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Tale of an American Tourist

4 months ago
Randomly decided to write up a brief account of something I witnessed the other day. This felt like a suitable place to share it.



The American tourist had been dreaming for weeks of his visit to London. He had imagined every inch of it to be as beautiful as the pictures he had seen of Buckingham Palace, Westminster, and Kensington gardens. He had imagined all the people to be elegant and refined Hugh Grant types, well spoken with immaculately developed vocabularies.

The whole family is going. Him, his wife and their two children. The in-laws are looking after the dog for the week that they are away. It was kind of them to offer. He'd been scrimping and saving for months to be able to afford this trip. They know just how much he's been looking forward to it.

Upon arriving their first destination is St Paul's. The cathedral is everything they could have hoped for and more. It's gorgeous white dome, a perfect symbol of the finery of British history and culture, stretches above, framed beautifully by a few wispy clouds in the brilliant blue sky.

Lining his children and wife up in front of him, he steps back to take a picture of this awe inspiring site. This is a beautiful image he wants to hold onto for the rest of his life.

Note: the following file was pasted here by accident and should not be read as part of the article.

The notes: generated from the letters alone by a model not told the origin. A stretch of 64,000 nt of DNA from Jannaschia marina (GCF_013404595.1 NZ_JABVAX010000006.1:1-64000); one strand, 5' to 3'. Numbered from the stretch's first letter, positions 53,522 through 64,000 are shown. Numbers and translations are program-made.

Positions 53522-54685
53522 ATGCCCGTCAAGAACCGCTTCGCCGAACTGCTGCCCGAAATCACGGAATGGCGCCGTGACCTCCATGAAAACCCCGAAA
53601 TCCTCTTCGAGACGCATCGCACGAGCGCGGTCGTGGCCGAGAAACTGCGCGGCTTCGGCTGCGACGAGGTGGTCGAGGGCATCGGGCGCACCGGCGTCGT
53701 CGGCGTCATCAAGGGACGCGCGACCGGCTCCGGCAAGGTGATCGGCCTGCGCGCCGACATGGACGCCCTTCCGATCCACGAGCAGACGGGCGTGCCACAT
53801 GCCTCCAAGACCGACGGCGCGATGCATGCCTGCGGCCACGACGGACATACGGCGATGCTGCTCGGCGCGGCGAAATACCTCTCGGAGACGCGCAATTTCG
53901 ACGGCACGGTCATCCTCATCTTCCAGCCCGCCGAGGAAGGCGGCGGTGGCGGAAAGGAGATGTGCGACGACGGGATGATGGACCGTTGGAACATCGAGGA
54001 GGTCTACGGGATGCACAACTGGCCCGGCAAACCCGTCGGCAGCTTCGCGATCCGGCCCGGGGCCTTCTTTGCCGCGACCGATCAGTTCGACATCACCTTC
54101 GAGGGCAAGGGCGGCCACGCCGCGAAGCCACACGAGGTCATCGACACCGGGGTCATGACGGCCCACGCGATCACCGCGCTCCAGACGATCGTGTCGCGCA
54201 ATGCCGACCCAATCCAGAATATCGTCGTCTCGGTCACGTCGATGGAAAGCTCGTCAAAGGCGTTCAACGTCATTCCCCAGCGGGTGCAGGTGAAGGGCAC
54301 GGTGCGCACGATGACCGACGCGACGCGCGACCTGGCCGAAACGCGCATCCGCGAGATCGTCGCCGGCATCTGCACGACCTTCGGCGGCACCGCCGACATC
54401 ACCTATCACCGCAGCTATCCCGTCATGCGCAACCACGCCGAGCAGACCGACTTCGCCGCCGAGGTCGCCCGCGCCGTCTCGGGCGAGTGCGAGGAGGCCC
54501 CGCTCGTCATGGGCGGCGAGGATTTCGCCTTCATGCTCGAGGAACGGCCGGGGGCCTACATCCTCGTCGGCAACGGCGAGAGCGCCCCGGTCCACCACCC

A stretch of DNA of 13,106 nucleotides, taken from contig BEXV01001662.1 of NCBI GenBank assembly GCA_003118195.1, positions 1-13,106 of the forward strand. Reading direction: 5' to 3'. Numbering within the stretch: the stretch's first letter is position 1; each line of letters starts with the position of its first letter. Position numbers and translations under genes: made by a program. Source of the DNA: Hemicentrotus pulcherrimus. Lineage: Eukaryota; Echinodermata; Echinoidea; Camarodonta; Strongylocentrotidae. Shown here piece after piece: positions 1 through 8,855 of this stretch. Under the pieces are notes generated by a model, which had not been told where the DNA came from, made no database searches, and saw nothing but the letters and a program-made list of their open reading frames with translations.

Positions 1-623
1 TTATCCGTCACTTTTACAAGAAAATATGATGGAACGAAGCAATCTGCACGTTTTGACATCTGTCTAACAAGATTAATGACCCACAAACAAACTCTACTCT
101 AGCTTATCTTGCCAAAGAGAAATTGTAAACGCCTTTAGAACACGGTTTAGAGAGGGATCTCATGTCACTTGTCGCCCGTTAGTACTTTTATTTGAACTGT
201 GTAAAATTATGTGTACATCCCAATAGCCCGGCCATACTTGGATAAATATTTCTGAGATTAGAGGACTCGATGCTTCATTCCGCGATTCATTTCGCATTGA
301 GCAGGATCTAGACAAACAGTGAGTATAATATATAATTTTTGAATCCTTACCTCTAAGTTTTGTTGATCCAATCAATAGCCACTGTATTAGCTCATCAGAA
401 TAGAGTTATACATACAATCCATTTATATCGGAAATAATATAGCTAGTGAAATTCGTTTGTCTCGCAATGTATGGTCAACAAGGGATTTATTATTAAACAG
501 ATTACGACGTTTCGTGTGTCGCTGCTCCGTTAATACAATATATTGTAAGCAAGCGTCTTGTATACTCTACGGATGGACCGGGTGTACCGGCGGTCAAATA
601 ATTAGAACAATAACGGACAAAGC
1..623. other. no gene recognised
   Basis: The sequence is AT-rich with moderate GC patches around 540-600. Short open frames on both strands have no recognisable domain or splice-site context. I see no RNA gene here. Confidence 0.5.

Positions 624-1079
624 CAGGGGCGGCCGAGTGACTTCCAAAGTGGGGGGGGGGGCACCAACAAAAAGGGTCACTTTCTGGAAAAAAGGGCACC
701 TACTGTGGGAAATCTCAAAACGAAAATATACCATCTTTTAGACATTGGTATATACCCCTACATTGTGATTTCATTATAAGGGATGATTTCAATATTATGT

But, oh so suddenly, a terrible event happens that changes everything. A cascade of disillusionment comes crashing down around him. As he steps back, a large bald man in a vest walks up to him and yells. "Get out of the way you fucking yankee twat."

Tale of an American Tourist

4 months ago
It sucks when people are just randomly assholes to strangers, particularly in a situation like that when you know everything about a trip like that is something a family is going to remember for the rest of their lives.

>He had imagined all the people to be elegant and refined Hugh Grant types, well spoken with immaculately developed vocabularies.

I'm not sure if anyone believes this anymore though, even without doing any research for travel, the Bri*ish are encountered all over the internet.

>Him, his wife and their two children.

I am not 100% sure if this is incorrect, but something about it feels off.
(Update: a very smart grammar person says it should be "he" since he is the subject of the sentence, as opposed to "him" which should be when he's the object. But I'm still not sure that particular sentence is the best way to phrase it.)